deep fry rissoles at about 180 or brush with oil and bake in hot oven until golden. (baking could be preferable if your mixture is loose)

serve with onion gravy

tip make up the rissoles a good few hours or a day before breadcrumbing and allow to stand in fridge. this tightens them up and makes them easier to breadcrumb

Nick Balls
6th June 2009, 11:06
No Nick, in my early days as Chief and Ships cook, I was refered to as "Doc" that name has eventually died out. The Chief steward was often known as the Grocer as well as other names that refered to lining of pockets.

Now Grocer is still in use ....Doc , well that is interesting I never herd that one. When I was deepsea the Chief Steward had the job of looking after the Medical Locker. Is that where it came from? On my last job this medical locker duty was the Chief Officers job.
With cooks I love the nicknames and stories associated with them.
Look at :www.shipsandoil.com/Features/Homemade%20Pizza.htm

Another: The Cook always wrote up on the board " Soup of the day" "Love by a stream" eventually somebody plucked up courage and asked why the soup was called that. "Well" said the cook "Its near water"

kevjacko
6th June 2009, 11:54
Now Grocer is still in use ....Doc , well that is interesting I never herd that one. When I was deepsea the Chief Steward had the job of looking after the Medical Locker. Is that where it came from? On my last job this medical locker duty was the Chief Officers job.
With cooks I love the nicknames and stories associated with them.
Look at :www.shipsandoil.com/Features/Homemade%20Pizza.htm

Another: The Cook always wrote up on the board " Soup of the day" "Love by a stream" eventually somebody plucked up courage and asked why the soup was called that. "Well" said the cook "Its near water"

What a brilliant story Nick and I think it typifies life at sea, reading this takes me back to conversations that seamen have as a matter of fact everyday and consider perfectly run of the mill and ordinary. No wonder your ordinary Jo soap does'nt understand the seamans sense of wit. Reading this they never will either because they've never been there.

Nick Balls
6th June 2009, 18:18
Thanks for that comment! Whoever has got the talent to relate these tales should do it! A million stories must be locked up in the Catering department alone.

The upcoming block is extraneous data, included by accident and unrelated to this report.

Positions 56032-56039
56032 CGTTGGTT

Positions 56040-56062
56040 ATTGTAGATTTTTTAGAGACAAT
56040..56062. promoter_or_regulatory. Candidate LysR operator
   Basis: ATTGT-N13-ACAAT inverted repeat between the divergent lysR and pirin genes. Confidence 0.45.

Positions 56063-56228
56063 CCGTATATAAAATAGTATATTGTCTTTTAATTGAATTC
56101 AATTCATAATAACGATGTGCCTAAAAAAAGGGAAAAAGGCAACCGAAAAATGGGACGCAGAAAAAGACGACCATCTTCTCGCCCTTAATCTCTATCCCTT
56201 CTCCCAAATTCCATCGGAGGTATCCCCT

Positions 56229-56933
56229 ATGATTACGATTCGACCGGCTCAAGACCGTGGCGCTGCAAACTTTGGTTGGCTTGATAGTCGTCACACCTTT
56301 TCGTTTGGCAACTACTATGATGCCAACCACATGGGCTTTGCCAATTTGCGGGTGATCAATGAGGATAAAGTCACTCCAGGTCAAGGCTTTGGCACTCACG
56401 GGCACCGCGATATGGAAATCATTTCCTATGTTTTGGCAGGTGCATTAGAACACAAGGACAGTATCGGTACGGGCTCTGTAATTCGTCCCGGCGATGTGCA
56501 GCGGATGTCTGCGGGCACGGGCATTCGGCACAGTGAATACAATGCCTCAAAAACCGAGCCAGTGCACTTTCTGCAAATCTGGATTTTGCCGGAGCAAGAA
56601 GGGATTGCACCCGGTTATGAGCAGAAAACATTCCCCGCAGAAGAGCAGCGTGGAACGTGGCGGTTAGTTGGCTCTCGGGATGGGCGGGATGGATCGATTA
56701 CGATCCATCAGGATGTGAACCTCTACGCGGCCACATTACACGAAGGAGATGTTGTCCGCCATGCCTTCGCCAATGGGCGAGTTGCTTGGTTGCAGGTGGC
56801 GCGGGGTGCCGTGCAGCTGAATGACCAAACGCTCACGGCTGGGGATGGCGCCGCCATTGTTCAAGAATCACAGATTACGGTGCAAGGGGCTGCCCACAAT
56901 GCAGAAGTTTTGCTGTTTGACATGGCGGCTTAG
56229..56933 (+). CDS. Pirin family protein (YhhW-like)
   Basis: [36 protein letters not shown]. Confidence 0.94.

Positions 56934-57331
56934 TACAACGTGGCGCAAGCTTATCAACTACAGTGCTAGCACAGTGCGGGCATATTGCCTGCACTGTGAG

As you say people ashore just can't relate to this kind of thing.
The great late Arthur Jenner on this site showed how it should be done.

Dickyboy
6th June 2009, 21:48
Everyone did them slightly differently dicky but give this a go.


INGREDIENTS

cold mashed potato
minced beef
onion

roughly about 2/3rds mince to potato

Finely chop your onion and fry off with the mince in a frying pan.
Crumble a beef stock cube in. season with salt pepper and worcester. Add some herbs if your feeling adventurous. You can add anything that takes your fancy at this stage, garlic / chili etc. Once mince is well cooked drain out any excess liquid that has'nt boiled away (keep for gravy)

Allow to cool then add the mixture to your mashed potato. you need a stiff mix of potato so avoid putting in any milk when mashing. season to taste if needed. If when you've mixed your mince & potato together the mixture is to loose use some powdered potato granuals to bind together.

mould into any shape you nostalgicaly wish and allow to cool.

to breadcrumb

dust and coat rissoles well with plain flour
beat together an egg and a little milk wash the rissoles through until coated all over
get yourself some packet bread crumbs from the supermarket, it's much less clart on. (in the interests of safety do not attempt to dry your own out on top of the oven)
coat the eggwashed rissoles all over with crumbs

deep fry rissoles at about 180 or brush with oil and bake in hot oven until golden. (baking could be preferable if your mixture is loose)

serve with onion gravy

tip make up the rissoles a good few hours or a day before breadcrumbing and allow to stand in fridge. this tightens them up and makes them easier to breadcrumb
Thanks for those two recipeis Kevjacko.
I will now transcribe them, and give them a go on Monday.
I don't have Plain flour, so I'll take a gamble and use my SR instead.

Satanic Mechanic
6th June 2009, 21:55